‘Internal controls’ – accountants love to throw the phrase around and tell you just how important it is to have them. They’ll tell you that without them your financial information will be inaccurate, your accounting practices inefficient, and in all likelihood your employees will steal from you. Hearing this may worry you, and in all honesty, it should. Accountants don’t just say these things to scare you. In our experience, it is absolutely the truth.
Accordingly, the accounting profession will gladly help you create procedures to reduce your risk. One of the most basic of these procedures is to make sure that you have one person create invoices for customers, another collects payments and creates deposits, another person take them to the bank, and a third person reconcile the accounts. By using this structure, each person’s work is verified by another person, which drastically reduces the likelihood of errors or theft. The same process works for vendor payments: you can have one person enter invoices, another person processes the payments, and yet another approves the payments.
Easy, right? Actually, the methods are quite simple. However, if you own or manage a business with less than five or six people in just your accounting department, this setup is all but useless. Many, if not most of you reading this have one or less dedicated accounting staff, much less an entire dedicated team. Fortunately, a very large segment of the accounting profession is dedicated to small and medium sized business that have been developing processes that can be tailored to your needs.
Let’s take the first example, which involves invoicing clients, collecting payments, and getting their payments into the bank. The reason the profession tries to separate these duties is that, in theory, an unscrupulous employee could create an invoice, receive the payment, then route the funds to his or her accounts rather than the business. Then, the invoice is deleted from the system, and no one ever notices.
For a small business, the combination of technology and management and owner oversight can effectively combat this scenario. Most modern accounting software packages can create warnings when an invoice number is missing or out of sequence. There are also several solutions available for making deposits. First, you can request your customers pay you electronically using a credit card or an online service provider. Additionally, you can use an electronic check reader from your bank to electronically deposit all checks immediately upon receipt, rather than taking any of them to the bank. For those in cash heavy industries, many banks will provide you with on-site lockboxes in which the cash can be immediately inserted and deposited. The bank then makes this cash available to you and will periodically come by to pick up the funds from your location.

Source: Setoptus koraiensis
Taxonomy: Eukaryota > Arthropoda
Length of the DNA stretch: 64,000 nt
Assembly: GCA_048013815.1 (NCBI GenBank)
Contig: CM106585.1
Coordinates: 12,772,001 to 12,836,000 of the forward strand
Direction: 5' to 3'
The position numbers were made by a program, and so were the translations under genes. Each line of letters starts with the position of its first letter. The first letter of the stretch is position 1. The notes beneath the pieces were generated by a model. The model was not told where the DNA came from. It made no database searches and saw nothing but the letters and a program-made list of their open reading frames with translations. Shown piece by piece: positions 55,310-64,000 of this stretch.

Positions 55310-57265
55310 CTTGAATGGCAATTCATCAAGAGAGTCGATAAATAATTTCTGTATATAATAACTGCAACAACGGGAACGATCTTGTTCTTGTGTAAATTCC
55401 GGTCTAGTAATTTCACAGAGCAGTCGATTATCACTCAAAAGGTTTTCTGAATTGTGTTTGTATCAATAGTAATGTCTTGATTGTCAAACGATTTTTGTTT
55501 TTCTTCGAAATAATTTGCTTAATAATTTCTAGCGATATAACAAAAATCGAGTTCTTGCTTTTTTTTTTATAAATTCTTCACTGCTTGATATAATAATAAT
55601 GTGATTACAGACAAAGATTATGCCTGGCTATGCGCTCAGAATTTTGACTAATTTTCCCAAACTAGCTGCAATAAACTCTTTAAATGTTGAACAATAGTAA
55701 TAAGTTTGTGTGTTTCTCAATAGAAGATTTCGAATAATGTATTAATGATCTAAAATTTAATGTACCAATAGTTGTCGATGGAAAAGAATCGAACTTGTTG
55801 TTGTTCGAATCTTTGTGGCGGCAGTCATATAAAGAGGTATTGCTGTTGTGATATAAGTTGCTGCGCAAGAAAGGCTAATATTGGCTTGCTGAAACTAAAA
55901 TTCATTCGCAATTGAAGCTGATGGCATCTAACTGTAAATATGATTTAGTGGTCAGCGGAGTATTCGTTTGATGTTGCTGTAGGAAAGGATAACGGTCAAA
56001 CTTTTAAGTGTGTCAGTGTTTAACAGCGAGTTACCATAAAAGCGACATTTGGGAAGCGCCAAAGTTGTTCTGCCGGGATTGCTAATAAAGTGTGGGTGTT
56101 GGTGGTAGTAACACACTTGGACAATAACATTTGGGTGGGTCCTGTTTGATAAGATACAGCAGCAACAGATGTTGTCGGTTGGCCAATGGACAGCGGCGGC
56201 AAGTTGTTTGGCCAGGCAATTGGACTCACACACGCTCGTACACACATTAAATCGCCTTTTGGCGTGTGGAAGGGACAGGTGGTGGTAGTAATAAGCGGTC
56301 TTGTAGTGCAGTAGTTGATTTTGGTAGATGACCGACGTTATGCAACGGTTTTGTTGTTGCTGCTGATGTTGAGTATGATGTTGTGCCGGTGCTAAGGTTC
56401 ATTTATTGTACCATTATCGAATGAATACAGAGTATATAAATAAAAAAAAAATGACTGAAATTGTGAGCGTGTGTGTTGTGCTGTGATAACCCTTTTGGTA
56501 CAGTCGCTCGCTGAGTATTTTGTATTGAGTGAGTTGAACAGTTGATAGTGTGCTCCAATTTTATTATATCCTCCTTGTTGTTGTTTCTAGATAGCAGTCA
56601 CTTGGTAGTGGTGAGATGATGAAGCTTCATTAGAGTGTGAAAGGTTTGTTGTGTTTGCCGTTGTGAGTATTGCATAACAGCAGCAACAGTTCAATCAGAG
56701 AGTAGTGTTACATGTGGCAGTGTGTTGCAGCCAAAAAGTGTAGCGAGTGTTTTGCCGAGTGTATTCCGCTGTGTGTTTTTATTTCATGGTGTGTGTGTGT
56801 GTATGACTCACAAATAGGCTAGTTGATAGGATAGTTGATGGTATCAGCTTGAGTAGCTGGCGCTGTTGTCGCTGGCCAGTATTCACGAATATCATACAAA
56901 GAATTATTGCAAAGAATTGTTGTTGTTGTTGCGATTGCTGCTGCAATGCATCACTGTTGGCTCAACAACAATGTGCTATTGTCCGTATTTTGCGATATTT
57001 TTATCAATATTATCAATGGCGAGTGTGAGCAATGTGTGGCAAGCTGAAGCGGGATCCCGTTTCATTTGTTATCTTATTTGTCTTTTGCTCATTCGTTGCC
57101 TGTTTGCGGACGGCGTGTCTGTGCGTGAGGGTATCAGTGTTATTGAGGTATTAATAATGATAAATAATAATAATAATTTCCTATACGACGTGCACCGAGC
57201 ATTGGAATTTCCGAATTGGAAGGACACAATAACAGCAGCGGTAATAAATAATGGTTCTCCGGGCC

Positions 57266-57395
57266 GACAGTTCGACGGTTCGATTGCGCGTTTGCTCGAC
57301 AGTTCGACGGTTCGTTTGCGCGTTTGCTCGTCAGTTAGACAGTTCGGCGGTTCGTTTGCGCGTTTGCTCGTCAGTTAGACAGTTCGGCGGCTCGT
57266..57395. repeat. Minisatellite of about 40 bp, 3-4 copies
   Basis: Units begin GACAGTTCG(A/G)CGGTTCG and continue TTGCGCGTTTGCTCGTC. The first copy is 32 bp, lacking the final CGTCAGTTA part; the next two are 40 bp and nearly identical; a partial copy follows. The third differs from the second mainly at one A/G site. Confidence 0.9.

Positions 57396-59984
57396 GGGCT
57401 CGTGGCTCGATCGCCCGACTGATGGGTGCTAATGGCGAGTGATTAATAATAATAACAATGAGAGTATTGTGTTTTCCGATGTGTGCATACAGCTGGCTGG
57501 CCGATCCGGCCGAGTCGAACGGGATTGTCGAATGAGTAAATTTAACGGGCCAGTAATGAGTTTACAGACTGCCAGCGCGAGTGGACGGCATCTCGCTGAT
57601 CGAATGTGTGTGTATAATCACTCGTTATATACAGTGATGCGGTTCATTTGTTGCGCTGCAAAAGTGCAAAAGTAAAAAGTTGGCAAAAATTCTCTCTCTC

The final step involves oversight from either the owner, a supervisor, a third party, or a combination of those parties. Any one of those individuals must be able to check the system warnings for invoice numbers that are out of sequence. They can then review the accounts receivable aging reports to confirm customer balances. Finally, the bank account should be reconciled by one of these individuals. By utilizing this streamlined process, a small business or medium size business can protect itself with the same policies and procedures as a large accounting department.
One very important idea should be sticking out to you while reading this; the internal control system described above still requires the people (or person) in your organization to do their job honestly and effectively. That is why the last step – oversight – is crucial to the power of the control system. Without it, people can simply skip steps or worse, work together to circumvent the controls.
That means the supervisor must be someone that understands what the end result should be. In this example, he or she should be able to quickly scan an invoice listing noting anything out of sequence. This person should also be able to trace a customer’s transaction from the invoice to collecting payment and depositing it into the bank. It should also be someone that does not have an incentive to circumvent the system.
The owner is a somewhat obvious choice for the supervisor role. The trade-off for the owner performing this duty is the loss of time and energy available to grow the business. If, however, it is not in the business’ best interest for the owner to supervise this duty, another person must be chosen. This could be a separate executive level employee within the organization. An outside party such as your external CPA could step in to perform this function at the end of each month as he or she works with you and your accounting staff to close the books.
There is a definite need for strong internal controls for businesses of all sizes. We have only explored an accounts receivable and deposits scenario today, but we will continue to explore different examples in the future. All businesses – big and small – need effective internal controls. Continue checking in with us, as we’ll continue providing real life solutions custom tailored for small and medium businesses.